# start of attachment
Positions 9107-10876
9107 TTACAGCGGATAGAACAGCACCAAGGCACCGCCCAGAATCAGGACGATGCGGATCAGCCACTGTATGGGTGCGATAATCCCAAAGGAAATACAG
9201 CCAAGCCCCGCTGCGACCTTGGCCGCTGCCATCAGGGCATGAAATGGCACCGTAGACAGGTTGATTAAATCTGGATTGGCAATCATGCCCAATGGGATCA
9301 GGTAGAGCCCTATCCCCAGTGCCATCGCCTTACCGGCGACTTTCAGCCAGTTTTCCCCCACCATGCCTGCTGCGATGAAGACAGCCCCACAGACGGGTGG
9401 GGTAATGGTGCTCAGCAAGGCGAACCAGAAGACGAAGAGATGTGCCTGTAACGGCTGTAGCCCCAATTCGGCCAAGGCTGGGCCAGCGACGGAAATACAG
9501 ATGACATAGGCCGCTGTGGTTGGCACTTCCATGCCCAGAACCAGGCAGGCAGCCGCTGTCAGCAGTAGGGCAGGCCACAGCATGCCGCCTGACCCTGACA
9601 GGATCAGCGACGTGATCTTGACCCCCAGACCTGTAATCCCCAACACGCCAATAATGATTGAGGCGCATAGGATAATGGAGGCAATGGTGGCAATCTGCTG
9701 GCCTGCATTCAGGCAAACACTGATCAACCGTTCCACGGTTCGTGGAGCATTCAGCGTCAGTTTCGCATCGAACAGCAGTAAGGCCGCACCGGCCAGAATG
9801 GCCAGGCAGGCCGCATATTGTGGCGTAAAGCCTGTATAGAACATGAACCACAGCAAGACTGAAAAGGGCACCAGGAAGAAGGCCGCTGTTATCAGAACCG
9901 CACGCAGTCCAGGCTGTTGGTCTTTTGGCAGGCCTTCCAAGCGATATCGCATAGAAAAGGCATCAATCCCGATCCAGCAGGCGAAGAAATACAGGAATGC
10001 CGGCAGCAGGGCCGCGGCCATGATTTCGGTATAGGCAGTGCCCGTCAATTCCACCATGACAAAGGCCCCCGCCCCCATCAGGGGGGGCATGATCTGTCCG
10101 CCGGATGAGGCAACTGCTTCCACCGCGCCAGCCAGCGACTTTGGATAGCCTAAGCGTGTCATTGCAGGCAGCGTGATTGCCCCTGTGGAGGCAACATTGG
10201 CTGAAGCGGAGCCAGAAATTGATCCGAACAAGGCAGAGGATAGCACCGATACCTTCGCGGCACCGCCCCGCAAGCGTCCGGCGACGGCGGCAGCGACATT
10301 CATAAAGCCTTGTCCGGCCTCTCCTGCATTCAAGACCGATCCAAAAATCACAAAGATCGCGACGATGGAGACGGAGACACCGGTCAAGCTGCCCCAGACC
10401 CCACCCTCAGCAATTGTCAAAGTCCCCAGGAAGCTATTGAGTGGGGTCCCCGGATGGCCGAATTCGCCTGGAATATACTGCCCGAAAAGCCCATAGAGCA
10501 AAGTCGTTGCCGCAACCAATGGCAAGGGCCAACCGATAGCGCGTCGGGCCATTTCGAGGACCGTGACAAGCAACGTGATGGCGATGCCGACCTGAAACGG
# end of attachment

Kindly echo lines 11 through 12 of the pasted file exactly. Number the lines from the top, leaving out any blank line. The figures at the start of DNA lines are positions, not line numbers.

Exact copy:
10001 CGGCAGCAGGGCCGCGGCCATGATTTCGGTATAGGCAGTGCCCGTCAATTCCACCATGACAAAGGCCCCCGCCCCCATCAGGGGGGGCATGATCTGTCCG
10101 CCGGATGAGGCAACTGCTTCCACCGCGCCAGCCAGCGACTTTGGATAGCCTAAGCGTGTCATTGCAGGCAGCGTGATTGCCCCTGTGGAGGCAACATTGG